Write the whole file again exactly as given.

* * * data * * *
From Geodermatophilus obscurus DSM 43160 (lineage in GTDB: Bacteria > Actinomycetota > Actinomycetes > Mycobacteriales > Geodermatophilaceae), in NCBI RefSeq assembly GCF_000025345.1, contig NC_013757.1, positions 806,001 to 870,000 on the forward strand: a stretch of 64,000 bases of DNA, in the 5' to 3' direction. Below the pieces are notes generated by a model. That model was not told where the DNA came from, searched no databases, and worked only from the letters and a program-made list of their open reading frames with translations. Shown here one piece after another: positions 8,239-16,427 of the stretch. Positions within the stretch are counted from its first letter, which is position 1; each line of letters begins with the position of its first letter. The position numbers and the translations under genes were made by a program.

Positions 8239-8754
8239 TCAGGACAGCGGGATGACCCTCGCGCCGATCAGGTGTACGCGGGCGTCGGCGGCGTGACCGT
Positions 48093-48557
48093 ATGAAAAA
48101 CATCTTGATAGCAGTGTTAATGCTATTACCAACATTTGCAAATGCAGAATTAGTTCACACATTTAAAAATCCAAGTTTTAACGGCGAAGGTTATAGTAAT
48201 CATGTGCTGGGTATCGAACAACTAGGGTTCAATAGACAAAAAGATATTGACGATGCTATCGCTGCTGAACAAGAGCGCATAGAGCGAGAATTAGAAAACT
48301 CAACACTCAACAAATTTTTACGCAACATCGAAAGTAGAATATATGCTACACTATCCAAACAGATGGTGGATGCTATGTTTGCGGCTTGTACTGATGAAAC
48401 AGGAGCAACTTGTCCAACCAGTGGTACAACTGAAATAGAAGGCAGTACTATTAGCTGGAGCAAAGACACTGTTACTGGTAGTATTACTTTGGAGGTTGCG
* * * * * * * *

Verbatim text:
From Geodermatophilus obscurus DSM 43160 (lineage in GTDB: Bacteria > Actinomycetota > Actinomycetes > Mycobacteriales > Geodermatophilaceae), in NCBI RefSeq assembly GCF_000025345.1, contig NC_013757.1, positions 806,001 to 870,000 on the forward strand: a stretch of 64,000 bases of DNA, in the 5' to 3' direction. Below the pieces are notes generated by a model. That model was not told where the DNA came from, searched no databases, and worked only from the letters and a program-made list of their open reading frames with translations. Shown here one piece after another: positions 8,239-16,427 of the stretch. Positions within the stretch are counted from its first letter, which is position 1; each line of letters begins with the position of its first letter. The position numbers and the translations under genes were made by a program.

Positions 8239-8754
8239 TCAGGACAGCGGGATGACCCTCGCGCCGATCAGGTGTACGCGGGCGTCGGCGGCGTGACCGT
Positions 48093-48557
48093 ATGAAAAA
48101 CATCTTGATAGCAGTGTTAATGCTATTACCAACATTTGCAAATGCAGAATTAGTTCACACATTTAAAAATCCAAGTTTTAACGGCGAAGGTTATAGTAAT
48201 CATGTGCTGGGTATCGAACAACTAGGGTTCAATAGACAAAAAGATATTGACGATGCTATCGCTGCTGAACAAGAGCGCATAGAGCGAGAATTAGAAAACT
48301 CAACACTCAACAAATTTTTACGCAACATCGAAAGTAGAATATATGCTACACTATCCAAACAGATGGTGGATGCTATGTTTGCGGCTTGTACTGATGAAAC
48401 AGGAGCAACTTGTCCAACCAGTGGTACAACTGAAATAGAAGGCAGTACTATTAGCTGGAGCAAAGACACTGTTACTGGTAGTATTACTTTGGAGGTTGCG